It wasn't until my mid 40s I became a father. And I am glad of it. Fatherhood has brought me more happiness than any other factor in my life. Nothing ties you to the stars more than the birth of your child. Life is no longer just about you; and you find yourself relieved about it.
But late fatherhood is exhausting as well as gratifying. In my late 40s I revisited my own childhood by bringing my son to amusement parks, ballgames, and overnight camping trips. That business. As he grew, I took him to see The Wiggles, acted the cool stoic as I took him on roller coasters that you couldn't otherwise get me to ride at gunpoint, and drove over all creation for his traveling baseball games.
Of course, there were struggles. A few medical emergencies. Divorce. Depression. A move 30 miles away. Getting up at 5 am to drive the 30 miles to his school, and often back for a pickup at 3 p.m. Shared custody it was, and even at half-the-time it wore on me. But those complaints have faded.
He's now a senior is high school. And, mostly to his mother's credit, he's a father's dream.
He towers over his old man by six inches. He takes college prep courses and makes the honor rolls. Like his old man, he's a drummer, though his hands are ablaze against the embers of his father's. Further virtues: He's never been caught drunk at a high school dance (I had); been arrested (I had); or been involved in fisticuffs (I had. Plenty). My son's virtues have left me daily regretting the ordeals I visited upon my parents.
You could say that I am a man grateful for the deliverance from my own legacy, and be right.
This year has seen many changes. He obtained a driver's license and took possession of his grandfather's old Toyota. Between summer travels with his drum corps, the current weight of his classes, and busboy gig--along with all the attendant hubbub of applying to college--he's for the most part graduated from his need for me. And, like what's-her-name says, it's a good thing. But the eponymous Empty Nest Syndrome is a real thing, and I miss him, well...like a son.
Nowadays I feel giddy when he arrives, as if a celebrity has come for a stay. Sometimes, in order to not come across as a cloying wimp, I find myself at a loss for conversation, with a shy lump in my throat. I'm sure it's a condition experienced by many fathers.
During the furies of the kid's early childhood, I often fantasized about graduating from the tedium of parenthood, looking forward to the days of leisure. But just a few years ago I couldn't imagine that the time would arrive so quickly. But it's here, even before he's graduated from high school. And I sit, thinking, Now what? Did I do all right? What did I do well? Where did I fall short? I won't share those particularities, but there is enough of a balance to perhaps call it a draw.
Once, during a rough patch, when I was trying to see his side of an argument, I asked him for the root of our problem. "Well, Dad," he said. "You're so old."
Truth. I'm the age of his friend's grandparents. The gulf in age is a real thing. Nothing to do but accept it.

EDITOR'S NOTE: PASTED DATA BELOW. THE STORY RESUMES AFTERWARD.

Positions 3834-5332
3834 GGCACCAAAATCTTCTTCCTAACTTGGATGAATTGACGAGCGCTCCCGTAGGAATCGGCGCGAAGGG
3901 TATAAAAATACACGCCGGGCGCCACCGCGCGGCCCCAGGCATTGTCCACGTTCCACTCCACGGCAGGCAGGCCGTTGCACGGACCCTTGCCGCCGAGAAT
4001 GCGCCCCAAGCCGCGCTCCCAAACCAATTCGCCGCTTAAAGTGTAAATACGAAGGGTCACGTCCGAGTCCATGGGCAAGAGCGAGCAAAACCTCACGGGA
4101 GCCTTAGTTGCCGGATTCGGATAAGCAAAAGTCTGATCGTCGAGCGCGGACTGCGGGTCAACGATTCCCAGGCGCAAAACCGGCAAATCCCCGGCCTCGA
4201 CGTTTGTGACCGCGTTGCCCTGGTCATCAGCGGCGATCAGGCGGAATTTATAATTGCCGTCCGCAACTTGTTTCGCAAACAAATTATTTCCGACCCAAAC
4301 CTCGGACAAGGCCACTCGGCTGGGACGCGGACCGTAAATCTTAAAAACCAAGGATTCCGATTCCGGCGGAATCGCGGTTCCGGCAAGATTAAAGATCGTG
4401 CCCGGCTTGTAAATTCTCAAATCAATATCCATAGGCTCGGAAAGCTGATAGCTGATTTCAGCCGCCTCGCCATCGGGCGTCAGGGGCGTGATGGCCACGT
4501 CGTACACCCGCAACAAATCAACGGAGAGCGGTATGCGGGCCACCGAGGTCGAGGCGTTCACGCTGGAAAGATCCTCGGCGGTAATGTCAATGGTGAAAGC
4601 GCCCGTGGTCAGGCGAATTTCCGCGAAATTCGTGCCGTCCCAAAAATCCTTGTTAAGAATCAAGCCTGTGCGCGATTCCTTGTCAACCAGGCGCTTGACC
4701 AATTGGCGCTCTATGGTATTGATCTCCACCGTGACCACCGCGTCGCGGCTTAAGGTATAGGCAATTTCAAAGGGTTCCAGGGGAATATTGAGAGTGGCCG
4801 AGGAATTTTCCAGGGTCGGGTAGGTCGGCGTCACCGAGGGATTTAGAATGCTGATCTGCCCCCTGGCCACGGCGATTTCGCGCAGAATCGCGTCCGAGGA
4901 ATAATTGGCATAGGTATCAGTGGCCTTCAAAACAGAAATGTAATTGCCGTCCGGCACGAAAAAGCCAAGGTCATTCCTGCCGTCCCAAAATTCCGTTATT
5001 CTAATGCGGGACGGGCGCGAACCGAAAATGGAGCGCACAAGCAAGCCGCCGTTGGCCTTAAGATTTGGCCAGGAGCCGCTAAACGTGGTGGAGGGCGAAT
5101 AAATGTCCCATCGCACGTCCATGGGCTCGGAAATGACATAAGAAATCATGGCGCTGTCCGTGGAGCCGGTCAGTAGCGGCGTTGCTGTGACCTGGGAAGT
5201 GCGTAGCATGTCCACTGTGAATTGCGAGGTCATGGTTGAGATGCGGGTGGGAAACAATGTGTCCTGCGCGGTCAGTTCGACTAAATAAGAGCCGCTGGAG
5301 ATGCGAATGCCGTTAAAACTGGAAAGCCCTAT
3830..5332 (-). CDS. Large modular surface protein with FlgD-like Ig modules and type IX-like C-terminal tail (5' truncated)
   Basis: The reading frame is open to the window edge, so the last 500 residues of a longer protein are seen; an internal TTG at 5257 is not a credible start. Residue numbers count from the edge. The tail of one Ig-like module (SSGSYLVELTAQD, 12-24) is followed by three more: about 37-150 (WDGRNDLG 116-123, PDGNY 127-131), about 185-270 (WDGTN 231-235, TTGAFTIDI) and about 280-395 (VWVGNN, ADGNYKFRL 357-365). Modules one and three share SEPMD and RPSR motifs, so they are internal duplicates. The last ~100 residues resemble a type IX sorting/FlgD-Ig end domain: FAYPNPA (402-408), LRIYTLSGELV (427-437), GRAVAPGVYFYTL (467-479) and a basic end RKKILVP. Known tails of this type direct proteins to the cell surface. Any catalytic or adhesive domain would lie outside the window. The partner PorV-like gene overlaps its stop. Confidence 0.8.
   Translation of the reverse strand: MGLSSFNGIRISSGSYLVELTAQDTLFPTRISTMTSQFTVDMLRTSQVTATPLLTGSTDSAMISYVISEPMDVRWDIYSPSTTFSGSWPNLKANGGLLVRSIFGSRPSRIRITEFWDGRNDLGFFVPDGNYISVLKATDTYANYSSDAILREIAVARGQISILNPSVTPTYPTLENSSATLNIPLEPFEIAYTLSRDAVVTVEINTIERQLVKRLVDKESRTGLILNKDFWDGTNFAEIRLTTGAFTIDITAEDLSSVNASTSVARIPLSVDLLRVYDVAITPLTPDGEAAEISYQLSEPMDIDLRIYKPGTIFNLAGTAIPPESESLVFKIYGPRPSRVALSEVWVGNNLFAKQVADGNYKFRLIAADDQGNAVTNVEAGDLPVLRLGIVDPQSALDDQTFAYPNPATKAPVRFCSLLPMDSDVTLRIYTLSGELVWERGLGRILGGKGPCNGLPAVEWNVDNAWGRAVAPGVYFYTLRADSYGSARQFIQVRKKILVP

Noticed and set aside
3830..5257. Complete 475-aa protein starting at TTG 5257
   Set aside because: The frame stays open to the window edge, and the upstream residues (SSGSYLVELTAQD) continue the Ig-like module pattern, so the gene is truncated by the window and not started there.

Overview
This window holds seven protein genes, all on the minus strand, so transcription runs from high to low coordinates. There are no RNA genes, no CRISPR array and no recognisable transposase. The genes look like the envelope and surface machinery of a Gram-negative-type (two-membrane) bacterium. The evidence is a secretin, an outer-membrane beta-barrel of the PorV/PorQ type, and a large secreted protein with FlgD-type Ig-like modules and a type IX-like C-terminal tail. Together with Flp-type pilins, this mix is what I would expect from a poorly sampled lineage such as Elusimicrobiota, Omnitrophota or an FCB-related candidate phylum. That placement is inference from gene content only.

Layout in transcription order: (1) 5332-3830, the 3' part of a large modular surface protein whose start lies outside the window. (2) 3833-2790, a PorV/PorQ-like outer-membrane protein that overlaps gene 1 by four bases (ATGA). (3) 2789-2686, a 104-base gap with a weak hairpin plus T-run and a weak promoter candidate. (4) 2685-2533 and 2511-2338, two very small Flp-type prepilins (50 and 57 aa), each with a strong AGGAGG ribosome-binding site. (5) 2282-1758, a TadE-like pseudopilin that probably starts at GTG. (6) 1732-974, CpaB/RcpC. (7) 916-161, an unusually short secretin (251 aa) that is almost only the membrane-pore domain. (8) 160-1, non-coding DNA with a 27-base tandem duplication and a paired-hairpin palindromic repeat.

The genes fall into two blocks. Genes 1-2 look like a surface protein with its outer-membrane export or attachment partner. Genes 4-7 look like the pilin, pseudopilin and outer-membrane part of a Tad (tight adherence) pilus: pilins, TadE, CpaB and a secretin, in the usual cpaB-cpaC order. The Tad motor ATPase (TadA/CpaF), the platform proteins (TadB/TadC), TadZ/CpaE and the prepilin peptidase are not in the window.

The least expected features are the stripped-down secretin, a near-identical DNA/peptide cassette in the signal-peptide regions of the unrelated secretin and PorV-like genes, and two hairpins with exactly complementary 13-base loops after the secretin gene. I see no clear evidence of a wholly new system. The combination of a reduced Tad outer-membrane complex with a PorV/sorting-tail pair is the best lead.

Sometimes, on my way to the attic (the door is in his room) I'll pause to stare at the remnants of his boyhood: baseball trophies, model race cars, the bookshelf of Harry Potters and "Dairy of a Wimpy Kid." Even "Good Night Moon" is up there, somewhere. In the corner lie two orange boxing gloves with "Sock 'Em!" printed on them, gloves we used to mock- spar with until he reached the age of 10, when he bloodied my nose and damn near knocked me out. I simply cannot part with these markers of his boyhood, a boyhood that is nearly gone.
Lest you think I'm saying everything between us is perfect, allow me to mention the inevitables of teenhood: his monosyllabic answers to my inquiries. How are your classes? "Good." Any problems with any of them? "No." Do you like your instructors? "Yeah, they're okay." I ask how he's getting along with his girlfriend. "Fine." I ask about financial packages for affording college. Is he proceeding? "Yeah". When I ask where he thinks he'll be in a decade, he shrugs, "I don't know. Working."
He's not trying to be rude or mystifying. He's a teenager whose frontal lobe is under construction. Old as I am, I remember being like that. The volubility returns with age and wisdom.
The kid has had a life of good fortune up until now (Good fortune was what Aristotle stated one needed for a good life), and I can only pray for it to continue. A father could lose his mind worrying over every misfortune a son could encounter. I take comfort when I remember that he's got a lot of common sense for a kid his age. And he isn't afraid of life.
For example, when he was four, I took him to the Como Park Amusement Park to take him on rides. We rode the little roller coaster, and I managed not to get sick on the Tilt a Whirl. Then he gestured to the boats. The boat sat in a concrete pool of water and went in circles. On the bow of each of them sat a little bell the kid would ring as the boat circled. After placing the boy in the boat and lowering the safety bar, I caught a glance of the underside of the boat reflecting in the water, and I was instantaneously flooded with memories of these very same boats from 46 years previous. I remember my father lowering me in the boat, and I remember feeling frightened to be alone in it. It had a steering wheel. Where was I supposed to drive it? It began to spin, and I rang the bell in hopes that my father would stop the boat and rescue me. He just laughed at my bell ringing and I felt mortified, in danger, abandoned.
But this kid of mine was having none of those worries. He kept turning the wheel, perhaps with the idea he might steer the little pram down onto Como Lake, where he could find out just how fast this baby could go. This kid of mine wasn't planning to stay in the pool. This was a kid who was going somewhere.